14-Year-Old Go Player Nakamura Seeks Tougher Environment, Aims to Improve in Go Powerhouse of South Korea

The Yomiuri Shimbun
Sumire Nakamura smiles at a press conference in Chiyoda Ward, Tokyo, on Monday.

Fourteen-year-old professional Go player Sumire Nakamura said she decided to move her base to South Korea because she wants to study the game amid a more advanced atmosphere.

“I want to make further efforts in a tougher environment,” Nakamura said at a press conference at the Nihon Ki-in headquarters in Chiyoda Ward, Tokyo, on Monday.

Nakamura became the then youngest-ever professional Go player in Japan in 2019 when she was 10 years old. She has been officially approved to transfer to the Hanguk Kiwon, South Korea’s Go association, in March.

South Korea is a Go powerhouse that has produced many world champions, including ninth-dan player Shin Jin-seo. The achievements of ninth-dan Choi Jung and other female Go players are also remarkable.

“There are many strong Go players and many games are played in South Korea. I think I can be a stronger player there, since I would always have a sense of tension,” Nakamura said.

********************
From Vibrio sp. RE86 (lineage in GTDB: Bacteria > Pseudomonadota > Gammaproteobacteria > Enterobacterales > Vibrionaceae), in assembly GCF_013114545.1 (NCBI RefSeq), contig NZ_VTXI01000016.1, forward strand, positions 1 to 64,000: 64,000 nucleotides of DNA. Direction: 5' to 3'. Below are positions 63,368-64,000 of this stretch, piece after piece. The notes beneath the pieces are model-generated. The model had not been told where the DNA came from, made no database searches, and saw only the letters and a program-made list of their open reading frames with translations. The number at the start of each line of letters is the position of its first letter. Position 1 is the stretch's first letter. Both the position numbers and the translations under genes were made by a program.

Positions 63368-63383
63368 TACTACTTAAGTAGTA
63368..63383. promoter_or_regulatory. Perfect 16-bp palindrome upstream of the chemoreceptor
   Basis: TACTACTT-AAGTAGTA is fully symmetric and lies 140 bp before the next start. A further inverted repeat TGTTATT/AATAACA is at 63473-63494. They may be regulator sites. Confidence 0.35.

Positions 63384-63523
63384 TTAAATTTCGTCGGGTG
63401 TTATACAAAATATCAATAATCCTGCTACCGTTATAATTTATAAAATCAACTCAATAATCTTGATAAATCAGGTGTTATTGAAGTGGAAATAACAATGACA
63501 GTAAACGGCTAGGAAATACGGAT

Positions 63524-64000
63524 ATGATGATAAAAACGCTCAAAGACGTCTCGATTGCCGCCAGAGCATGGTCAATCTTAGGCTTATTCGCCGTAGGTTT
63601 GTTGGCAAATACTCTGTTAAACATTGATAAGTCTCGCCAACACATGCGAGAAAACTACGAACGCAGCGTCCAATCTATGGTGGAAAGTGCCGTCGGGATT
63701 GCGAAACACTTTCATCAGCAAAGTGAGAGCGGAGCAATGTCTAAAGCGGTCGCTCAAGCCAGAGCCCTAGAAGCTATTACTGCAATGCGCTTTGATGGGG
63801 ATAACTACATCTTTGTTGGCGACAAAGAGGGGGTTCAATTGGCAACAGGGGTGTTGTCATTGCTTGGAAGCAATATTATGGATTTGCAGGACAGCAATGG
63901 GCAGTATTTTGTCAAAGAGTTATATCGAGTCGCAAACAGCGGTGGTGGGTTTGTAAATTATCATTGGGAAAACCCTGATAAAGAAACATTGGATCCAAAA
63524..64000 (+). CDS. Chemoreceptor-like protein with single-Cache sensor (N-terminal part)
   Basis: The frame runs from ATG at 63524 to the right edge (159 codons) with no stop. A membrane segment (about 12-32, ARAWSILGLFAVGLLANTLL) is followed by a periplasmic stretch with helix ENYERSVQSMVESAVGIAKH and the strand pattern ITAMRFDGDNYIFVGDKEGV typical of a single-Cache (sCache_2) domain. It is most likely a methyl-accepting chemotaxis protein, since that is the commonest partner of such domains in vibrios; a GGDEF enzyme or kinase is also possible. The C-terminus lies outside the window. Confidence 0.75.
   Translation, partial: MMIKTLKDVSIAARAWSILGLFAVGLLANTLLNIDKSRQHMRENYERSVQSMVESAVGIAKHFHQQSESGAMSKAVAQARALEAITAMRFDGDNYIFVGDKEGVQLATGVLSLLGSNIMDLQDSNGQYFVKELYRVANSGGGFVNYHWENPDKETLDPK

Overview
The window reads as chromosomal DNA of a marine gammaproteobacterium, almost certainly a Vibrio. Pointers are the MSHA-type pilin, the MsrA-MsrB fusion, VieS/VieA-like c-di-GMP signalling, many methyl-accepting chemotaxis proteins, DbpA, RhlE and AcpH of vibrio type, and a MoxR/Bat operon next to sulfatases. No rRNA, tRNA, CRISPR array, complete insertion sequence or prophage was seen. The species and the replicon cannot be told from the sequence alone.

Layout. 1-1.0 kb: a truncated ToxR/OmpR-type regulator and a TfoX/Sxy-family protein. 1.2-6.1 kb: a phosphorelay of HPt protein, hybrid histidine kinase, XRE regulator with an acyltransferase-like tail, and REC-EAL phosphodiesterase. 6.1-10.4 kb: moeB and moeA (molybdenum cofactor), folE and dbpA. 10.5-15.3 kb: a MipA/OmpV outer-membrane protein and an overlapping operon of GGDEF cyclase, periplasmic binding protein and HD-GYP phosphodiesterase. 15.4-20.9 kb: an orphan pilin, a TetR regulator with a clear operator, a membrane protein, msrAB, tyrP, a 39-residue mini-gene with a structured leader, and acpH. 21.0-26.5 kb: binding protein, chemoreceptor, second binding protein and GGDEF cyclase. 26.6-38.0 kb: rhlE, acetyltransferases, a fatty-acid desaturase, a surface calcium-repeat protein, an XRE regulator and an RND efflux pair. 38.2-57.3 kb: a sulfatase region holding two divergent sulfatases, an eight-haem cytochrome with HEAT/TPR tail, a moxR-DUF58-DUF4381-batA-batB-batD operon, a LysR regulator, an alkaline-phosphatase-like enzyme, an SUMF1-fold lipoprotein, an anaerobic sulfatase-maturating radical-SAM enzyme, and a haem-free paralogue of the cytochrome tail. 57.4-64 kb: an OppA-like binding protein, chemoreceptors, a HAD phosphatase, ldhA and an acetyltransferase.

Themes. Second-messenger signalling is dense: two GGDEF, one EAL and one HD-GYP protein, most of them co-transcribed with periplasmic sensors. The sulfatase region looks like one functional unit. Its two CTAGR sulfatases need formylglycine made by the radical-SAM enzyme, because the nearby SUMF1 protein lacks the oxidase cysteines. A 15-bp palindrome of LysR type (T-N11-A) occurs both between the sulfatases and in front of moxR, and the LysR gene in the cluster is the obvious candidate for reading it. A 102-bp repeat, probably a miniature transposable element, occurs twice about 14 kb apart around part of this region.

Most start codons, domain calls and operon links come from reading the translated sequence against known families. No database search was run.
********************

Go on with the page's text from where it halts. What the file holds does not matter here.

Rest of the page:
In February this year, she became the youngest winner of the Women’s Kisei title at the age of 13 years and 11 months.

Looking back on her time so far as a professional Go player, she said, “It’s been very fruitful, and I was able to grow. My scores were too good. If I had to rate my performance, I would give it about 70 points [out of a perfect score of 100].”

“I want to be good enough to compete in the South Korean Go league [in the future],” Nakamura said.

After moving to South Korea, she will not play games in Japan. However, “I want to come back to Japan some day and be able to support the field of Go here,” Nakamura said.